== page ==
It seems to me that in light of the Phillies' early clinching of the division and the subsequent 8-game losing streak, many baseball pundits in the Philadelphia region are claiming that the Phillies are setting themselves up for an inevitable playoff collapse by, get this, having won too much. Now I know I'm not the brightest guy on the face of the earth, and so initially I failed to see the connection between regular season dominance and playoff destruction. The analysts (and I use the term loosely) believe that the Phillies have become numb to winning, it's seemingly automatic and they take it for granted. As a result, they're not going to have the determination and the moxie like teams that have been scrapping all year to get to the postseason will have, and a quick exit is ensured.
First off, just let me say it's a sad day in this country when winning by anyone other than Charlie Sheen is considered a negative. That's just not right. Teams don't win by becoming numb and taking their opponents' failures for granted. Teams win by playing their asses off every day for 162 games (or however many games it takes to clinch the division, wild card, home field advantage, etc. I think we all agree that the Phillies did not play their best baseball over the final two weeks). Secondly, as so many members of this site will affirm, the playoffs are a total crapshoot. The notion that teams like the Rays and the Cardinals, who were fighting for their playoff lives since the start of September, have any better chance of winning it all than the Phillies is pure, unadulterated absurdity. Let's compare the 2007 and 2008 Phillies as a brief example of the crapshoot nature of the playoffs in light of this claim(yes, the sample size is small, just roll with it). I don't need to tell you how historic the 2007 Phillies' magical September run to claim the division from the imploding Mets was. That was a scrappy team that played their hearts out and left it on the field every day for the last two and a half weeks of the season. And guess what happened? They got bitch-slapped out of the playoffs by the Rockies in 3 games. 2008: roughly the same story, though the collapse of the Mets was not quite as epic. But again, we fielded a team featuring many mainstays of the previous season's roster with a few minor adjustments, and this team proceeded to win the World Series. How could two equally talented teams finish out their postseason runs in similar fashion and experience such different results? Answer: crapshoot.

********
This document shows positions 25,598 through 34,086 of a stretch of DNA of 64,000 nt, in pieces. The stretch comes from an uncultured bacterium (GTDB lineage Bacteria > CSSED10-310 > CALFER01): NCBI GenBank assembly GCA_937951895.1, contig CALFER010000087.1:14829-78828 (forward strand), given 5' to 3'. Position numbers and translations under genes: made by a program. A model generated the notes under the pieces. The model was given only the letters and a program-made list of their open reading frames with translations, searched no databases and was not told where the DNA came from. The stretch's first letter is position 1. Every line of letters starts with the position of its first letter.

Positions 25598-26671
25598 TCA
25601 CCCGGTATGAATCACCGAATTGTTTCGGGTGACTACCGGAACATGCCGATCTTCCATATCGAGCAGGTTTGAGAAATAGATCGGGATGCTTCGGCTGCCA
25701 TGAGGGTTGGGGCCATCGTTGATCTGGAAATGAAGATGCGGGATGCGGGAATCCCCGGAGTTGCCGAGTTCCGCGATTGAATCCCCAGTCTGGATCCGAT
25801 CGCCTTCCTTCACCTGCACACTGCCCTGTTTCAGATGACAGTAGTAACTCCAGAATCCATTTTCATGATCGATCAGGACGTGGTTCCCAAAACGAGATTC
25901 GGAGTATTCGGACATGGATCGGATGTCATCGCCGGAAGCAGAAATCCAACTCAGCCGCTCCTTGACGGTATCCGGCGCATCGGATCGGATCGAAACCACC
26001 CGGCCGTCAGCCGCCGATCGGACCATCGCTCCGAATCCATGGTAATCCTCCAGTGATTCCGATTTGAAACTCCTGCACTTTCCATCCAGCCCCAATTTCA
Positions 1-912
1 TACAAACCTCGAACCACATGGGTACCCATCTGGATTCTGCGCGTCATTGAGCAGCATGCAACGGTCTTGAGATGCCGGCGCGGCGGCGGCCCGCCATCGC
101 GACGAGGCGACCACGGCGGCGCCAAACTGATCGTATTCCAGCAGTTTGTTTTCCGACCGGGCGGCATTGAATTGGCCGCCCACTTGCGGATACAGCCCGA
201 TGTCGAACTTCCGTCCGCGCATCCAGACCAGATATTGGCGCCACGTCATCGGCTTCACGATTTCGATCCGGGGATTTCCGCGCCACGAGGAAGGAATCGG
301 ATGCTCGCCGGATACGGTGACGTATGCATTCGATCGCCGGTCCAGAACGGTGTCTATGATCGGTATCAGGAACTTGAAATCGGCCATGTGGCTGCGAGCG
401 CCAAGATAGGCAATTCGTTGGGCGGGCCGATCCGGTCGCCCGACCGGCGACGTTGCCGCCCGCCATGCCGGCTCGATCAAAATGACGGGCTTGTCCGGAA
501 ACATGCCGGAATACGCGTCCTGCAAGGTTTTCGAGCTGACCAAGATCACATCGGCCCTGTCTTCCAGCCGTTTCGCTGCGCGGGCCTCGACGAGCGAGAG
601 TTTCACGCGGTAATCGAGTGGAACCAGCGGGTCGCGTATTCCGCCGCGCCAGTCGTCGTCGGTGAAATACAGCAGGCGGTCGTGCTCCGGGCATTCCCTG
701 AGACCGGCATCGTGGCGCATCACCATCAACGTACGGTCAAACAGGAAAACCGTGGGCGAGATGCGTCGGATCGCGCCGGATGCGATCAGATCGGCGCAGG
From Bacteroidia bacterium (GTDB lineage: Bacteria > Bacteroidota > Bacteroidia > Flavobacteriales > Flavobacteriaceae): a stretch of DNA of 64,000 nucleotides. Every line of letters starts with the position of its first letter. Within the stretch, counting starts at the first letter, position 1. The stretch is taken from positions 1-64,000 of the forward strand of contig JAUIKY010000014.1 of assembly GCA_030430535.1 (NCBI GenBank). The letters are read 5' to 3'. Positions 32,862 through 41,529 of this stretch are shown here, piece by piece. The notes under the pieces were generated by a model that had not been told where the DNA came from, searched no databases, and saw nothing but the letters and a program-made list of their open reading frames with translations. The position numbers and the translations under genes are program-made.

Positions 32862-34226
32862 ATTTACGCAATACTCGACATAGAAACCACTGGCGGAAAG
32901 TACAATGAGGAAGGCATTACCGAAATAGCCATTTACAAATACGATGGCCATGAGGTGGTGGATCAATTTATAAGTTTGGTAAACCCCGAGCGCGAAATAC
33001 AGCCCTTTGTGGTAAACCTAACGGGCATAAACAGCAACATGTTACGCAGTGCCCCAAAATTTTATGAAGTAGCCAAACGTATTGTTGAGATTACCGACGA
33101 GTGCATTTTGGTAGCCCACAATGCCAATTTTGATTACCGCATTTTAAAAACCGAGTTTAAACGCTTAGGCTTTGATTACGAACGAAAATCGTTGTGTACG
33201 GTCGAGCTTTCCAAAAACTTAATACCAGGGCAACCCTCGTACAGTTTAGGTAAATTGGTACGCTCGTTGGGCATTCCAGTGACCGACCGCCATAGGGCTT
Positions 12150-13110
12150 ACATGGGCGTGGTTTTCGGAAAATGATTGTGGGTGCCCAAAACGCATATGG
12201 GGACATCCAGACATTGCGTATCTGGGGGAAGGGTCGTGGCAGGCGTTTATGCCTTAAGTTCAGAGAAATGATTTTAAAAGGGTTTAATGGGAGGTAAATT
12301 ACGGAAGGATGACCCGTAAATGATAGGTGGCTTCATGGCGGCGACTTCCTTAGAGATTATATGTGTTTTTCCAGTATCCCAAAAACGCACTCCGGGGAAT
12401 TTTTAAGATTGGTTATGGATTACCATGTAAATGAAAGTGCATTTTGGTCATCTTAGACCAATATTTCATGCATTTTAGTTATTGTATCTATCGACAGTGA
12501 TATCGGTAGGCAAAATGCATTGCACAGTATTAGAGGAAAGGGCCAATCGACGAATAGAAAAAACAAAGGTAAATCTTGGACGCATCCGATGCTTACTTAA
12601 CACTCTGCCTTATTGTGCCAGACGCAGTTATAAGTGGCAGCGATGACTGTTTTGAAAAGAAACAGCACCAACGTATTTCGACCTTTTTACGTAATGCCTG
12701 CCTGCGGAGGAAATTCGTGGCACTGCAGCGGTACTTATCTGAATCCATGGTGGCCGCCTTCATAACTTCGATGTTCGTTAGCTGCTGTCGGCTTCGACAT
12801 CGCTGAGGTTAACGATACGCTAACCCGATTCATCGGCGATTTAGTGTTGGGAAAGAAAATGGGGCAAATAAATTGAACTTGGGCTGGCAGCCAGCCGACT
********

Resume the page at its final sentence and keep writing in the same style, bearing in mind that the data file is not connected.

The point I'm trying to make is that neither the caliber of the team's play towards the season's end nor their situation in terms of a playoff "race" has any bearing whatsoever on how the team will perform in the playoffs. You'll see teams like the 2006 Cardinals--that nobody expects to even make the playoffs--win it all. And you'll see teams like the 1998 Yankees that dominated the whole season continue to dominate and win it all. So to all the sportswriters who just want to make some headlines by stirring up some panic within the fanbase, stop. It's unnecessary, and you're only putting the team down when they need our support the most. We get it. The Phillies statistically have a 12.5% chance of winning it all. We know that's not a lot. We can't assume they'll make it past the first round. But if history has shown us anything, we can't assume they won't be sporting rings next year either. So shut up and let us enjoy the ride.